Two Colorful Infographic Wheels Used to Track the Apollo Missions 

Historical Treasures, Oddities, And Delights
May 15 2014 9:45 AM

Two Colorful Infographic Wheels Used to Track the Apollo Missions 

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The new book Marketing the Moon: The Selling of the Apollo Lunar Program, by David Meerman Scott and Richard Jurek, tracks the massive public relations campaign around NASA’s first spaceflights. Below are some crafty bits of press-kit schwag from Raytheon and IBM, two of the major contractors involved in the program.

Scott and Jurek remind us that the Apollo program, which ran from 1963 to 1972, employed 20,000 private-sector corporations, whose public relations departments significantly shaped coverage. NASA’s own public affairs team was relatively skimpy, comprising just 146 people when Apollo 11 landed on the moon in July, 1969. The contractors had many more PR people on hand, with an interest in placing mentions of their products in the copious press coverage of the Apollo missions.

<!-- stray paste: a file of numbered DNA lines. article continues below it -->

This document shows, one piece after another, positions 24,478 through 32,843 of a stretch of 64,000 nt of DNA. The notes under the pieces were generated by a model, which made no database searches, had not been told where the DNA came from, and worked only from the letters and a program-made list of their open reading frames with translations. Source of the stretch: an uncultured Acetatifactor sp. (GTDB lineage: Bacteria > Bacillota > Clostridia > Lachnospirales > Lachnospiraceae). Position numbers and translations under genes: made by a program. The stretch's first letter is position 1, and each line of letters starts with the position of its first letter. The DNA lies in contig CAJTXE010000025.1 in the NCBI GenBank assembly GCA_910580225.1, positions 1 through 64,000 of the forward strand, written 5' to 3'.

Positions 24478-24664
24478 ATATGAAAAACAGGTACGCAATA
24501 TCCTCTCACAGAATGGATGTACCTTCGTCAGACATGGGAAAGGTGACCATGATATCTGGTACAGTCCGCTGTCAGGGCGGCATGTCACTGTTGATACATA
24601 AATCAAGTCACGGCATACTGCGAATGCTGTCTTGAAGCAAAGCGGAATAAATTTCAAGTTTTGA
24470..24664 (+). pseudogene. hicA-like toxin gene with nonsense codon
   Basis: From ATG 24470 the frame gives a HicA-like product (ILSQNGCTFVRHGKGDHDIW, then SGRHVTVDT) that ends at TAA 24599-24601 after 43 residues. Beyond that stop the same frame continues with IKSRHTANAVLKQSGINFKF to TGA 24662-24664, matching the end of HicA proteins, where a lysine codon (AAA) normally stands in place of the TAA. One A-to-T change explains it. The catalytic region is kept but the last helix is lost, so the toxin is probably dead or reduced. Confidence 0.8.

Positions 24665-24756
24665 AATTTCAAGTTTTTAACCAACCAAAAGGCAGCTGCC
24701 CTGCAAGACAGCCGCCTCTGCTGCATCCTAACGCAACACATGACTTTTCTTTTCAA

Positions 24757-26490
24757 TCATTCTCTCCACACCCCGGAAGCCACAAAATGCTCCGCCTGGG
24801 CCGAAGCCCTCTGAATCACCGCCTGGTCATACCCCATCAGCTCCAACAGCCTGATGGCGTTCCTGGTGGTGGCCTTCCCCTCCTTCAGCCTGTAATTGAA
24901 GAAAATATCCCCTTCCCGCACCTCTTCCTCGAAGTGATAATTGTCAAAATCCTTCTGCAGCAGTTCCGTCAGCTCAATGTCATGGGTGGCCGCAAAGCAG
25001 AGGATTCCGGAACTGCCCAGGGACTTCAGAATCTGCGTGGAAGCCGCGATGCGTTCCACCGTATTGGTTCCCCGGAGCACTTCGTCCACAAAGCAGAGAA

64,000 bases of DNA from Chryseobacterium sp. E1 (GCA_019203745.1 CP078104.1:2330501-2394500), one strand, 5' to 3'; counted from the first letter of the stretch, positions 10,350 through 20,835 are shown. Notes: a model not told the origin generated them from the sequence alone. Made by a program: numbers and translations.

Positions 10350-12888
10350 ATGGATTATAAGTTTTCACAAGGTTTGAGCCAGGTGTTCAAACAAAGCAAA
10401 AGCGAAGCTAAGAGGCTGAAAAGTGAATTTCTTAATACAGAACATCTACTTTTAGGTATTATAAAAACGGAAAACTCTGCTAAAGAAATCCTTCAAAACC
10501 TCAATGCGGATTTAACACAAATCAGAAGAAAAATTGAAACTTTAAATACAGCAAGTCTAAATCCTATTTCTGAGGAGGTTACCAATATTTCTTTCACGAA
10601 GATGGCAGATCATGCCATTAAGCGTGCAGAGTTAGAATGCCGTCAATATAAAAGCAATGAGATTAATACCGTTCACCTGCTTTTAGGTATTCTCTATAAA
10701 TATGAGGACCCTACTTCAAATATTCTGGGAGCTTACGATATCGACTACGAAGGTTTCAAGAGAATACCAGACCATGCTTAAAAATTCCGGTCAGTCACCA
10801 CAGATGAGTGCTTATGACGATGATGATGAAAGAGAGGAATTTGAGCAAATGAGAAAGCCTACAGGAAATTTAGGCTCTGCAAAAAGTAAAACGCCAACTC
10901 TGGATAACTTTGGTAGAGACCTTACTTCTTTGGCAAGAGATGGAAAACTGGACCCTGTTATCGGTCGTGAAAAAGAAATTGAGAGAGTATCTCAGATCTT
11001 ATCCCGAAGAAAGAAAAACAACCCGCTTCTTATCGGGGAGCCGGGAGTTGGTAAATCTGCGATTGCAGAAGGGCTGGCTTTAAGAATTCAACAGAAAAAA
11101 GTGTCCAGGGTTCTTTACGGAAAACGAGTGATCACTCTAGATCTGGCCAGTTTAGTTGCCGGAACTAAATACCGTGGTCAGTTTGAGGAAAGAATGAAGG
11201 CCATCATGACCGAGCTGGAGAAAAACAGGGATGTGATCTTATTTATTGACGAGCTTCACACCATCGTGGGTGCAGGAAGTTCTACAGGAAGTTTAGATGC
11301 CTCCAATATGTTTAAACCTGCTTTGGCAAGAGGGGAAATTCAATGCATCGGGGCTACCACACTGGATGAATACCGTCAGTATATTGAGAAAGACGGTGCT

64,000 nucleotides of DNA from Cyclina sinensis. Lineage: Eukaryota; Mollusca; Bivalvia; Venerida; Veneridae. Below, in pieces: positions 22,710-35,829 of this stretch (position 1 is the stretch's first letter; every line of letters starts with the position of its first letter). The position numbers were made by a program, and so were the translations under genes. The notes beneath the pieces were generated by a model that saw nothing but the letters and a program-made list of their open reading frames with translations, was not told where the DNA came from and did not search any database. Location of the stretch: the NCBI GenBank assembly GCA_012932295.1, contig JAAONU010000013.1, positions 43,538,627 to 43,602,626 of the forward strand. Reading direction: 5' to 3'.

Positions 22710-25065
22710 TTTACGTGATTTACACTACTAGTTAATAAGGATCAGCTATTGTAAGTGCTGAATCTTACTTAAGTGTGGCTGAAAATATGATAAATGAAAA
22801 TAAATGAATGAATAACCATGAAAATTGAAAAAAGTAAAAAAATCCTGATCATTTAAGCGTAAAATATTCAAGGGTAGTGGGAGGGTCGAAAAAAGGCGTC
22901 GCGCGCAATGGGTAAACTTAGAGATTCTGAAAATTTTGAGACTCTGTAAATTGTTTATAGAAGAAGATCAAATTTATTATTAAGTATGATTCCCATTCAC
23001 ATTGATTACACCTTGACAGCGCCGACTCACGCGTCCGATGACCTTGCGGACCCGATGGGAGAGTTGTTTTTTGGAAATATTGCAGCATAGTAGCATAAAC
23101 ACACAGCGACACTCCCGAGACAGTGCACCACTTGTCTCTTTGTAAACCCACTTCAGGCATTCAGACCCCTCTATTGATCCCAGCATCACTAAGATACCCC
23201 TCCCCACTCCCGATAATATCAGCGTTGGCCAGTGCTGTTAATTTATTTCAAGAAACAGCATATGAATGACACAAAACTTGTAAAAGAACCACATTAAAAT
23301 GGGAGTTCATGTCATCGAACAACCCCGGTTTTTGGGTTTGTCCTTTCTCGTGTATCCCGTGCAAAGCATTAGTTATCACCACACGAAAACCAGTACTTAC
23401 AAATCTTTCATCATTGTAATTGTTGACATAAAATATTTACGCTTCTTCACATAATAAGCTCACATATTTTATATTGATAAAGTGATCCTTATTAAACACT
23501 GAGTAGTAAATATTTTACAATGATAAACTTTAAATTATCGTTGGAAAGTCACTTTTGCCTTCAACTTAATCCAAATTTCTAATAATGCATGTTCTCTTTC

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These tracking wheels represent two companies’ efforts to provide technical context, while distinguishing themselves from the piles of press releases on journalists’ desks. The Raytheon Apollo 13 analyzer was meant to help reporters translate NASA’s “Ground Elapsed Time” into familiar terms,  and see which events were on the flight plan for that day. The wheel featured images of Raytheon-manufactured parts, but just as decoration.

IBM’s Apollo 11 wheel is much simpler, and more directly promotional, matching IBM systems components to times they were used during the mission.

Click on the images below to reach zoomable versions.

2FlightWheelFinal
Apollo 13 Mission Analyzer, Raytheon. "This analyzer reflected the mission plan had everything proceeded normally," Scott and Jurek write. "When the oxygen tank exploded in Apollo 13's service module, the lunar landing was aborted and the mission became one of survival."

Courtesy MIT Press.

1FlightWheelFinal
Apollo 11 mission-tracking wheel, IBM.

Courtesy MIT Press.

Rebecca Onion, who runs Slate’s history blog The Vault, is a writer and academic living in Ohio. Follow her on Twitter.

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